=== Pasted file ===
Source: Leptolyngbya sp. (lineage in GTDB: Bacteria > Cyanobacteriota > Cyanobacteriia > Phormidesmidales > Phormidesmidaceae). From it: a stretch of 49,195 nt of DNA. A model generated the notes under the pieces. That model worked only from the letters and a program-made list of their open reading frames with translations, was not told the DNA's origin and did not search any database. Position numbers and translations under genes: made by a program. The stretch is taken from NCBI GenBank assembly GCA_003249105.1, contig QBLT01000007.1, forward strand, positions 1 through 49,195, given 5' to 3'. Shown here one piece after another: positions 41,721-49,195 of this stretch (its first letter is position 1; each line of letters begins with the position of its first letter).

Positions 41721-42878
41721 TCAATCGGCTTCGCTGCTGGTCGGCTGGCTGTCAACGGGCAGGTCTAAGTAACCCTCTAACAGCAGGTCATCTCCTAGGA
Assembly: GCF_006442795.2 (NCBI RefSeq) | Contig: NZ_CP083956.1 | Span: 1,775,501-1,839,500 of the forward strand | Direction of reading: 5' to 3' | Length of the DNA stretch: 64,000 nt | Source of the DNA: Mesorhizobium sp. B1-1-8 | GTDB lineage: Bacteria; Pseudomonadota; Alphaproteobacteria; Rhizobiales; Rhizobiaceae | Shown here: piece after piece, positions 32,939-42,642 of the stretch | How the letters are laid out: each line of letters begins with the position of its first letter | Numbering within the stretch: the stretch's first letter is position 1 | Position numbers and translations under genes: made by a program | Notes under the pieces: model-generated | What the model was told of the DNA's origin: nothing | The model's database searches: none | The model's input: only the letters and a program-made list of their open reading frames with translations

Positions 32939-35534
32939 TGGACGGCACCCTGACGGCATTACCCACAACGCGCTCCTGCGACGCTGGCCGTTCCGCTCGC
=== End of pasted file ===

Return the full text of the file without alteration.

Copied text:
Source: Leptolyngbya sp. (lineage in GTDB: Bacteria > Cyanobacteriota > Cyanobacteriia > Phormidesmidales > Phormidesmidaceae). From it: a stretch of 49,195 nt of DNA. A model generated the notes under the pieces. That model worked only from the letters and a program-made list of their open reading frames with translations, was not told the DNA's origin and did not search any database. Position numbers and translations under genes: made by a program. The stretch is taken from NCBI GenBank assembly GCA_003249105.1, contig QBLT01000007.1, forward strand, positions 1 through 49,195, given 5' to 3'. Shown here one piece after another: positions 41,721-49,195 of this stretch (its first letter is position 1; each line of letters begins with the position of its first letter).

Positions 41721-42878
41721 TCAATCGGCTTCGCTGCTGGTCGGCTGGCTGTCAACGGGCAGGTCTAAGTAACCCTCTAACAGCAGGTCATCTCCTAGGA
Assembly: GCF_006442795.2 (NCBI RefSeq) | Contig: NZ_CP083956.1 | Span: 1,775,501-1,839,500 of the forward strand | Direction of reading: 5' to 3' | Length of the DNA stretch: 64,000 nt | Source of the DNA: Mesorhizobium sp. B1-1-8 | GTDB lineage: Bacteria; Pseudomonadota; Alphaproteobacteria; Rhizobiales; Rhizobiaceae | Shown here: piece after piece, positions 32,939-42,642 of the stretch | How the letters are laid out: each line of letters begins with the position of its first letter | Numbering within the stretch: the stretch's first letter is position 1 | Position numbers and translations under genes: made by a program | Notes under the pieces: model-generated | What the model was told of the DNA's origin: nothing | The model's database searches: none | The model's input: only the letters and a program-made list of their open reading frames with translations

Positions 32939-35534
32939 TGGACGGCACCCTGACGGCATTACCCACAACGCGCTCCTGCGACGCTGGCCGTTCCGCTCGC